The US and Ethiopia appear to be grooming the northern autonomous regions of Somalia—Puntland and Somaliland—as proxies to fight the Islamic Courts Union that controls the traditional capital, Mogadishu. So: should we be supporting this as a defense of freedom against Islamist totalitarianism, or opposing it as destructive imperialist meddling? Sound off, readers. From the independent Shabelle Media Network, Mogadishu, Dec. 7, via AllAfrica:
Somalia: Islamist Fighters And Ethiopian Backed Militias Clash in Bandiradley
Fighting between the Islamic Courts fighters in Bandiradley and Abdi Qeybdid’s militias backed by Ethiopian and the autonomous regional government of Puntland troops has occurred in Sadeh Higle, a settlement that lies between Bandiradley and Galkayo where both troops exchanged motor shells and small fire.
Shabcan Abdi Anshur, an Islamist officer in the area, has told Shabelle Radio by telephone that heavy weapons were used in the skirmishes that lasted hours. He claimed they killed number of Qeybdid’s militias.
Casualties of both sides cannot be verified.
Islamist fighters and Ethiopian backed militias loyal to warlord Abdi Qeybdid, who was evicted from the capital on July 11 after deadly battles in which more than hundred fifty people, most of them civilian population, died, are facing off near Bandiradley, about 60 km away from Galkayo which is under the administration of Puntland.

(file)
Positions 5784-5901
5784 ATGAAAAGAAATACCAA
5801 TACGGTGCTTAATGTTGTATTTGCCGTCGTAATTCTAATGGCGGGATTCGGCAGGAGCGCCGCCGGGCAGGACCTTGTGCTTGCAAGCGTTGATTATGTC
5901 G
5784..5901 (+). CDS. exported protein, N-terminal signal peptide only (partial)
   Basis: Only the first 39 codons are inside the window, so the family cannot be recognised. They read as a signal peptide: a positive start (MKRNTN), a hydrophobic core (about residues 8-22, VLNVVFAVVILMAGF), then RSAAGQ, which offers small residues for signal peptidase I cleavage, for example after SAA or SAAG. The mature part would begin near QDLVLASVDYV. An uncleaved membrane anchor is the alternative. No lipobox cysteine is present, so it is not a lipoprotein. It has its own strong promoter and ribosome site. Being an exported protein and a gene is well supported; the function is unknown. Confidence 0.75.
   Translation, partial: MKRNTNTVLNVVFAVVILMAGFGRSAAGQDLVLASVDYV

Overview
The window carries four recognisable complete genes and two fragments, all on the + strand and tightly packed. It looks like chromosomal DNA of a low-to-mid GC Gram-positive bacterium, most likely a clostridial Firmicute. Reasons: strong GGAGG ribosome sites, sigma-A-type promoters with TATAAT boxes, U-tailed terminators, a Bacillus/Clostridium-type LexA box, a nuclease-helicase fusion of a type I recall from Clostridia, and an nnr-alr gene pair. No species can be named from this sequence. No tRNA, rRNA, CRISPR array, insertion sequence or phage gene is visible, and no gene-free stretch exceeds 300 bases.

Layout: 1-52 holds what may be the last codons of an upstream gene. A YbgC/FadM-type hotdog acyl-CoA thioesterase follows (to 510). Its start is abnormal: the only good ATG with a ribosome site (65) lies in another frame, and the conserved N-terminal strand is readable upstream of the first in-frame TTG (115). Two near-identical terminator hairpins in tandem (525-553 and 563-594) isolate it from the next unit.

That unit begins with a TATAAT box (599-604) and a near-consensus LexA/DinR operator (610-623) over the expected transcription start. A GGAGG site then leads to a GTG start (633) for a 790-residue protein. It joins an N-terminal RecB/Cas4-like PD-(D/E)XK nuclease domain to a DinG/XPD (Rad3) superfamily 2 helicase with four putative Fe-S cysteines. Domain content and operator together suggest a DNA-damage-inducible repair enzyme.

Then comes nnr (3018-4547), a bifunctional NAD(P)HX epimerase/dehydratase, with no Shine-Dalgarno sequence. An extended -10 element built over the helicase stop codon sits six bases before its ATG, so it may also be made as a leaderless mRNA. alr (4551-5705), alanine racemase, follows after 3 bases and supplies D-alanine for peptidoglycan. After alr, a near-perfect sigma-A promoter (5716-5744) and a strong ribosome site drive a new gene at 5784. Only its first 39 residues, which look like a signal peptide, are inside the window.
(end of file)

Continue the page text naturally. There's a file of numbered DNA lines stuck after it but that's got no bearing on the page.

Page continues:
The news comes as Islamic Courts fighters in Hiran province, central Somalia were put on a high alert after they felt an Ethiopian military movement along the border with Ethiopia. Islamic Courts in the region have opened an office that would register young people who voluntarily want to take part in a Jihad or holy war against foreign troops in the country.
Around 100 young people were registered as UN Security council resolution that alleviated the arms embargo on Somalia allows regional peacekeeping forces to be deployed in the country.
Islamic Courts vehemently rebuffed foreign troop’s deployment in Somalia, vowing they will fight and defeat the African peacekeeping forces, known as IGASOM that would enter Somalia to train and protect the fragile transitional government based in Baidoa.
The UN Security Council voted earlier this week to approve creation of the Inter-Governmental Authority for Somalia (IGASOM), and also to lift the arms embargo on Somalia—a move clearly aimed at backing up the “official” transition government in Baidoa. Officially, countries that border Somalia will be barred from sending troops under IGASOM. (IRIN, Dec. 7)
See our last post on the Horn of Africa.